Fascinating new paper from the same people who brought us
Why Nations Fail: The Origins of Power, Prosperity, and Poverty .
The new paper is called "Can't we all by more Scandinavian?" This paper outlines reasons why we can't all be like Norway with its high standard of living and comprehensive welfare state which in technical terms is called "cuddly capitalism". The paper argues that for some nations to have "cuddly capitalism" others need to have a more harsh social policy that has stronger incentives for work and innovation. We use the technical term "cut-throat capitalism" to classify these nations. In simple terms the authors argue that the cut-throat nations are the ones that expand the technological frontier for the world and then the "cuddly" nations use the innovation and progress to ensure that they maintain a high standard of living.
Needless to say this is a rather controversial argument. I personally have always wondered if a bigger welfare state in the US might encourage more people to be more entrepreneurial since they would be able to fall back on a safety net if the business fails. Although Americans don't have the same social pressures about failure that we see in most the rest of the developed world, the financial cost to a failed business are substantial and can lead to a level of poverty that is almost impossible to achieve in Scandinavian society.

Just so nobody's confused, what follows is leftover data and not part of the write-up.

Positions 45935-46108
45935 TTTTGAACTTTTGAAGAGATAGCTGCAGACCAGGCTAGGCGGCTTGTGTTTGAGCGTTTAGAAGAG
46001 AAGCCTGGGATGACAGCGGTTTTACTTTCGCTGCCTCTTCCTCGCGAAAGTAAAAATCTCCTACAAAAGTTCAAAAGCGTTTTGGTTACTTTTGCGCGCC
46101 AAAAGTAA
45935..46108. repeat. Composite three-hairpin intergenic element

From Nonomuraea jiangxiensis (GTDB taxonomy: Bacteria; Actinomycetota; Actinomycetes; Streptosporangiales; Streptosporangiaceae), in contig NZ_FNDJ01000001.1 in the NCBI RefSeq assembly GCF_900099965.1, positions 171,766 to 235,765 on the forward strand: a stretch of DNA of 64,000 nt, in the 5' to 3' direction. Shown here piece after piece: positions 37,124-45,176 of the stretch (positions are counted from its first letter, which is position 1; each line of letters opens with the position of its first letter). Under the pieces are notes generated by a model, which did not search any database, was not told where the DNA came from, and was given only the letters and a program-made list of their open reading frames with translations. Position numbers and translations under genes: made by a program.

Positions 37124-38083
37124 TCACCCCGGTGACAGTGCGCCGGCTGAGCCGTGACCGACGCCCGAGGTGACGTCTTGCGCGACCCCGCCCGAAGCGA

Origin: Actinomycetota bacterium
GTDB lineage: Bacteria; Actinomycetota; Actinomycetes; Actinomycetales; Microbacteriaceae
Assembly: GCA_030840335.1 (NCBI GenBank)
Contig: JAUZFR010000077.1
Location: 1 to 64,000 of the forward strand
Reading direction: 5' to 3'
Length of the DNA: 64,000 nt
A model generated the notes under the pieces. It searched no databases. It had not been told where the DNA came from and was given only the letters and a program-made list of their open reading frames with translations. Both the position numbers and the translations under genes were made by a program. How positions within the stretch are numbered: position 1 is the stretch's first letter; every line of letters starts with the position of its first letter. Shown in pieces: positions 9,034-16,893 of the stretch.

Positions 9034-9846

Mark Thoma has a great overview of the issues and is generally awesome so check his post out if you want to learn more.
So what do you think? Does our cut-throat capitalism lead to a level of innovation and progress that we would otherwise be unable to achieve? Are Scandinavians essentially getting a free ride due to the more harsh form of capitalism we practice in the US? Could an improved social safety net actually more the US more innovative? These are the questions that caused me to start studying economics and pushed me towards going to grad school. I'm not sure if there is an answer to these questions but I have a feeling I might be spending a rather large amount of the rest of my life to figure it out.